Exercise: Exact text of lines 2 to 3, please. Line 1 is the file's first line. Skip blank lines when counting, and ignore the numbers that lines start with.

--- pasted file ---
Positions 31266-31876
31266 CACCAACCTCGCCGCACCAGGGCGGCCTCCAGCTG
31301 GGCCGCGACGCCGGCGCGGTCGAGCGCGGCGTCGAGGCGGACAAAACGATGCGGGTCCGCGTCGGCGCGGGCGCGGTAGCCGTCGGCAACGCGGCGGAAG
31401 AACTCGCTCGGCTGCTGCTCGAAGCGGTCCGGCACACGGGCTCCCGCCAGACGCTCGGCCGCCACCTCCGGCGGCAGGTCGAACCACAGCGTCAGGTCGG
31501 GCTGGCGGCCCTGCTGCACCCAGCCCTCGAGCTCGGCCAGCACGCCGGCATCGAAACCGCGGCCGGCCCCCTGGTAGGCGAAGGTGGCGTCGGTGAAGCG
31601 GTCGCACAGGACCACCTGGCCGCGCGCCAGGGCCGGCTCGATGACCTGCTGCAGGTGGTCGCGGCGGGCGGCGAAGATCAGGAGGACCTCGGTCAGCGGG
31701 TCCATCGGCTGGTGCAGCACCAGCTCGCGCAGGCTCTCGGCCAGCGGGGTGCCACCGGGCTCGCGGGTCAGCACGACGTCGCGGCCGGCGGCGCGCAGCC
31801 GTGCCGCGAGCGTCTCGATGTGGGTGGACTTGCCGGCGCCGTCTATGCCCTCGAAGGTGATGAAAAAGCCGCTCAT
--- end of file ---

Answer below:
31266 CACCAACCTCGCCGCACCAGGGCGGCCTCCAGCTG
31301 GGCCGCGACGCCGGCGCGGTCGAGCGCGGCGTCGAGGCGGACAAAACGATGCGGGTCCGCGTCGGCGCGGGCGCGGTAGCCGTCGGCAACGCGGCGGAAG